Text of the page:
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Uber's Synthetic Training Data Speeds Up Deep Learning by 9x

Uber AI Labs has developed an algorithm called Generative Teaching Networks (GTN) that produces synthetic training data for neural networks which allows the networks to be trained faster than when using real data. Using this synthetic data, Uber sped up its neural architecture search (NAS) deep-learning optimization process by 9x.

In a paper published on arXiv, the team described the system and a series of experiments. GTN is motivated by the problem of neural architecture search (NAS), which trains many different deep-learning model structures and selects the one that performs best on a set of test data. While a typical approach would train each model on the full data set for multiple iterations (or epochs), this is time-consuming and expensive. However, models can be trained on GTN's synthetic data for a shorter amount of time to produce an estimate of their true performance on the real training data; thus, the models can be quickly evaluated and the search time improved. According to the researchers:

GTN-neural architecture search (GTN-NAS) is competitive with the state of the art NAS approaches that achieve top performance while using orders of magnitude less computation than typical NAS methods.

Neural architecture search is an active research area in automated machine learning (AutoML). One drawback of NAS is that it requires training many deep-learning models to determine which model performs best. Much of the research is focused on efficiently exploring the search space, which means the system would train fewer models. Uber's system instead produces a new dataset which allows each model to be trained for fewer iterations, allowing the system to experiment with many more models in the same amount of time.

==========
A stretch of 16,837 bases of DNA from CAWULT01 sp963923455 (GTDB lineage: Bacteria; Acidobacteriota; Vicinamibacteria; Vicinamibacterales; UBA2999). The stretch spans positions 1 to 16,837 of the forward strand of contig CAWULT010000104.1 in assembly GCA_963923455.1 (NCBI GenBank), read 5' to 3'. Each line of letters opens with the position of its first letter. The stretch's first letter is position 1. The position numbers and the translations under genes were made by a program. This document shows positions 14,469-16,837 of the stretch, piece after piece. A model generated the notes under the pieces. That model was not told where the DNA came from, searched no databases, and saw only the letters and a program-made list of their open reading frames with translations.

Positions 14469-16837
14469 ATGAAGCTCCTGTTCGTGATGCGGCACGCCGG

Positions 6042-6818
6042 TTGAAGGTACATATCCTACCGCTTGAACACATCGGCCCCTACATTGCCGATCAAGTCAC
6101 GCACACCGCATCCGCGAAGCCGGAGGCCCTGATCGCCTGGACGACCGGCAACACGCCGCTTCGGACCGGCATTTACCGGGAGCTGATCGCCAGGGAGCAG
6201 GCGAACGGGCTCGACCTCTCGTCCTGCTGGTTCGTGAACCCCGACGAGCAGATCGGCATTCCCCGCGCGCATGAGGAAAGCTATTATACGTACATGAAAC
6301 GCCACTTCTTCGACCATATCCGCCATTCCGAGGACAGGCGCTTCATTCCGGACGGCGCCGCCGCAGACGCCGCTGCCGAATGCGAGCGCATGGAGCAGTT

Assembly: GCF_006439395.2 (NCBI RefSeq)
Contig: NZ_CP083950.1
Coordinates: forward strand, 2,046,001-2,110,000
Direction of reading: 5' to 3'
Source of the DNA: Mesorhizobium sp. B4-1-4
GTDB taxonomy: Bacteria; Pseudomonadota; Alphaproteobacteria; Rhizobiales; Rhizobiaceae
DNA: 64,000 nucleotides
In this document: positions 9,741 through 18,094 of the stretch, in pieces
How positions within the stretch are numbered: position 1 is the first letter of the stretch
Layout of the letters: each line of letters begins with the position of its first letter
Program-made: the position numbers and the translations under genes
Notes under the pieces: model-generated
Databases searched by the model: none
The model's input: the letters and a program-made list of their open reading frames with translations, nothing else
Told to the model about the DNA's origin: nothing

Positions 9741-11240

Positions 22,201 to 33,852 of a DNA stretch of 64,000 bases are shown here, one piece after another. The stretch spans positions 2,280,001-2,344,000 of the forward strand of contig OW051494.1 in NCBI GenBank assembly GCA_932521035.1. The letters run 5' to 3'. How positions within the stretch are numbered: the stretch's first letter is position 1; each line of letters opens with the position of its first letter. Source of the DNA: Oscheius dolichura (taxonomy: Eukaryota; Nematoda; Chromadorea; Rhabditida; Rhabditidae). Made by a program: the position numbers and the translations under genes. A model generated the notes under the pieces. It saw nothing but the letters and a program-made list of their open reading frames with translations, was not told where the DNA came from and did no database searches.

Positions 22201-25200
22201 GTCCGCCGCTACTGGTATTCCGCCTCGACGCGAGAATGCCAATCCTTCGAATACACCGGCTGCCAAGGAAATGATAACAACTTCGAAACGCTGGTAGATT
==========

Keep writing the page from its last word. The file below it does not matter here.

The problem with training a model for fewer iterations is that in the very early stages of training, most models perform poorly, and many iterations are necessary to determine a model's true performance. However, research shows that not all training samples are created equal, and training can be sped up by carefully choosing input samples. Uber's insight was to use meta-learning to generate training samples. Similar to a generative-adversarial network (GAN), Uber's GTN trains a generator neural network to produce training samples for a learner network. The learner is evaluated on real test data to produce a "meta-loss", and the gradient of the meta-loss updates the generator. Using this technique, Uber created a generator that produced samples for training a computer-vision (CV) system to recognize digits from the MNIST dataset. The CV system was able to achieve 98.9% accuracy with only 32 training steps. For a similar experiment on the CIFAR10 dataset, Uber showed that they could predict model performance with 128 training steps using synthetic data, compared to 1200 steps using real data, a speedup of 9x.

Paper co-author Jeff Clune tweeted a picture of synthetic image data produced by the system, describing it as "alien and unrealistic." He also said:

GTN-generated data is a drop-in replacement for real data in neural architecture search, & can thus dramatically speed up any NAS algorithm. We've only shown that so far for Random Search-NAS (+some bells and whistles), but we'd love to see others try it with fancier NAS methods!


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